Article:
Cooper stated concerning FuelsEurope place in the CleanTech community: “when people listen to us they think we have got an agenda to try and stop electrification and electric cars, or to try and stop hydrogen cars. We don’t. These strategies are complementary to electric cars and electrification”.

This notion was echoed by FuelEurope’s Director of Communication, Alain Mathuren who stated: “my message is: we are serious and we believe we are a solution because we will address all the gaps that electrification will face”.

FuelsEurope: “What’s our place in the future?” – CleanTech News
Mr Alain Mathuren
Starting with Europe, FuelsEurope is dramatically revolutionising the oil refining industry. Once their vision is executed in Europe, the possibility for growth and worldwide innovation is on the horizon Looking to the future, Cooper said:

“We think the expansion is potentially beyond Europe because at the moment this works in Europe because it is prepared to put the strong policies in place. You can see already there are other regions in the world that are likely to go slower. Where this will work really well is when we can get to the point to export the technology, the business models, the policy models to get a bigger opportunity to everybody”.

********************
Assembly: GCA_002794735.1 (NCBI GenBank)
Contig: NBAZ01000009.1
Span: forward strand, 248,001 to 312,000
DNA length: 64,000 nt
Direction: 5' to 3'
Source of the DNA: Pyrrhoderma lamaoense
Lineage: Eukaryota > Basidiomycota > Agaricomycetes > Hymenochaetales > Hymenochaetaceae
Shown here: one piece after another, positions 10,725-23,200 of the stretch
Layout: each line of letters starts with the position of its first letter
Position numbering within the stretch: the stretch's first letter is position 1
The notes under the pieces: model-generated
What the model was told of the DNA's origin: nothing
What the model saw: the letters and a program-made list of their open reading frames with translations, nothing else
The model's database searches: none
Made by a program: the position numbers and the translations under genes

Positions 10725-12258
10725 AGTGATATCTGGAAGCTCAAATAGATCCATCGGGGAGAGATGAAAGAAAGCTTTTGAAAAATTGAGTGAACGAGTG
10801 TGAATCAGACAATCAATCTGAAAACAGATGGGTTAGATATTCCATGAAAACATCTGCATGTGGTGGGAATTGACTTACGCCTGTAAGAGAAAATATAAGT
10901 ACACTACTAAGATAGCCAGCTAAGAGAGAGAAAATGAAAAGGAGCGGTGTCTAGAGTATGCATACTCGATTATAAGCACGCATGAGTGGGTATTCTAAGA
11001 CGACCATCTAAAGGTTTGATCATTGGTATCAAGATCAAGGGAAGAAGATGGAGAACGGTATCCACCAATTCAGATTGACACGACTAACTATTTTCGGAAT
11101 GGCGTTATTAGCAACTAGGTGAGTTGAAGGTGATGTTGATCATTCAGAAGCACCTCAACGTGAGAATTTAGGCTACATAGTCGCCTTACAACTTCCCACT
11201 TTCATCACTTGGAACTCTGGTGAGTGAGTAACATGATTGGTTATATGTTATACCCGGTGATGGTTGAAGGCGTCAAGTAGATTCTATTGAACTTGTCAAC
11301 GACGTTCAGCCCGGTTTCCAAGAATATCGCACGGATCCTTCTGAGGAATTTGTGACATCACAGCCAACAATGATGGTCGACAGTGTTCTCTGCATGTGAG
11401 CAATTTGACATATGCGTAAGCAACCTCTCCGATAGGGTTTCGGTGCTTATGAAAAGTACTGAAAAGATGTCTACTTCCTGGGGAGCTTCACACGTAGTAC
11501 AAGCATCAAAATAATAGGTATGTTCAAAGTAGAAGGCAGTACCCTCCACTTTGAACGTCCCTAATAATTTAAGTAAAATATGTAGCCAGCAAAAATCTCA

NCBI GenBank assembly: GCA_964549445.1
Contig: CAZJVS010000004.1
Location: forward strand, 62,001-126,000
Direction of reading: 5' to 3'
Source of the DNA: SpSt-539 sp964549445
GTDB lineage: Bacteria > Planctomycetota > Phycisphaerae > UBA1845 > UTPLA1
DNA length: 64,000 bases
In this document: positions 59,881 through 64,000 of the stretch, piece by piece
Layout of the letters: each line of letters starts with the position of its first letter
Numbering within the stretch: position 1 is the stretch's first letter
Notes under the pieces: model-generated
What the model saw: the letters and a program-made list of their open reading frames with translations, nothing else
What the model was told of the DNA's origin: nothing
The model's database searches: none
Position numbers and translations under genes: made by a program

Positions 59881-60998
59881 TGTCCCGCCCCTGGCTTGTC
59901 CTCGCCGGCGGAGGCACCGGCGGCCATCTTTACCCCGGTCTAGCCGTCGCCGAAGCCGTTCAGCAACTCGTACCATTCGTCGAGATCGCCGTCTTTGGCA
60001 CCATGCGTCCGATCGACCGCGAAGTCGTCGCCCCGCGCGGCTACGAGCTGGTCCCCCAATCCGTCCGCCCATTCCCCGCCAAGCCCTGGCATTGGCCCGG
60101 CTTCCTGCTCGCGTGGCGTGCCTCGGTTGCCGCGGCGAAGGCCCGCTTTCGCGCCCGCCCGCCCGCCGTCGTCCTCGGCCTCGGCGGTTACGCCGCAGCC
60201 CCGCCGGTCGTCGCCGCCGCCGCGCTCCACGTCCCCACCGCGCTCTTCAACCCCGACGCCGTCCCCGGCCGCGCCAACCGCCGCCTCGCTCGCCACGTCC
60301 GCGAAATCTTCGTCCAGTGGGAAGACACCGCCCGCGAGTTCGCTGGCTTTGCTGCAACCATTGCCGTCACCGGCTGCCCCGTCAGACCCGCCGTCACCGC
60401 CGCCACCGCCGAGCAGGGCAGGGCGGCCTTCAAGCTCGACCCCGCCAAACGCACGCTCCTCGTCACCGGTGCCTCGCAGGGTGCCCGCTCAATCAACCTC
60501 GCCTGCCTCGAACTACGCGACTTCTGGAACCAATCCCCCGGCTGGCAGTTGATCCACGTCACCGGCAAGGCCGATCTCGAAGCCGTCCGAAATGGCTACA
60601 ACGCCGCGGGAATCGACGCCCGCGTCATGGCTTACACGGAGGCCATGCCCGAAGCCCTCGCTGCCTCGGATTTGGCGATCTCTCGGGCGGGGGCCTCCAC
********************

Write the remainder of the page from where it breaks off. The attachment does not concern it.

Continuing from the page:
Through technological innovation, passion and dedication FuelsEurope are on their way to revolutionising the way we think about the oil refining industry. What ‘Vision 2050’ makes clear is that the organisation is committed to transforming the oil refining industry and in turn, the transport industry’s use of oil and petroleum.

NKT: Utilising Renewable Energy

NKT, the Danish cable company, recently started powering its cable-laying vessel, NKT Victoria, and all its cable manufacturing factories with renewable electricity, reducing its CO2 emissions by 66% compared to last year.
Power cables are essential components for the interconnected power grid, vital for the global transition to renewable energy. As a leading provider of power cables, NKT focused on reducing its own carbon footprint from energy consumption.